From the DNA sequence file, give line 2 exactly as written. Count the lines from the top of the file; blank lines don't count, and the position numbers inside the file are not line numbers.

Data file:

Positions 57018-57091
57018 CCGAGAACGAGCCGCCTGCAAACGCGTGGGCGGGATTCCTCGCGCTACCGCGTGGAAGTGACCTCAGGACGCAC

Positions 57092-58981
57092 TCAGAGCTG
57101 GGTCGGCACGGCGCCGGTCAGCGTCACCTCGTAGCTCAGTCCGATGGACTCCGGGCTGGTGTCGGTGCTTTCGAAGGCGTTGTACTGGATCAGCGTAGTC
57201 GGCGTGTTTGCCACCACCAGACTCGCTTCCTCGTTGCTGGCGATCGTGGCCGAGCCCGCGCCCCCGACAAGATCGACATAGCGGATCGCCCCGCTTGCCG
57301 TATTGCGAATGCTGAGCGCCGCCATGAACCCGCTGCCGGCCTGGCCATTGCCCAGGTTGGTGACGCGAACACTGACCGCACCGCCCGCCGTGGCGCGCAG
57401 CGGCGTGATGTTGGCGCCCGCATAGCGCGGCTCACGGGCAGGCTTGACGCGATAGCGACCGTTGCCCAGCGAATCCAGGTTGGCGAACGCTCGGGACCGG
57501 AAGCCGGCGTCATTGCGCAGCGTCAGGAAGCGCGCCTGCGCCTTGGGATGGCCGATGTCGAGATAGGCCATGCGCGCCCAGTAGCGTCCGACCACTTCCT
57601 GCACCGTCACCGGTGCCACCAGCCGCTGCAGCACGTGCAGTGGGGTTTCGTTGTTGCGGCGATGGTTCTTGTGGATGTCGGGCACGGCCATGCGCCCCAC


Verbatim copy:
57018 CCGAGAACGAGCCGCCTGCAAACGCGTGGGCGGGATTCCTCGCGCTACCGCGTGGAAGTGACCTCAGGACGCAC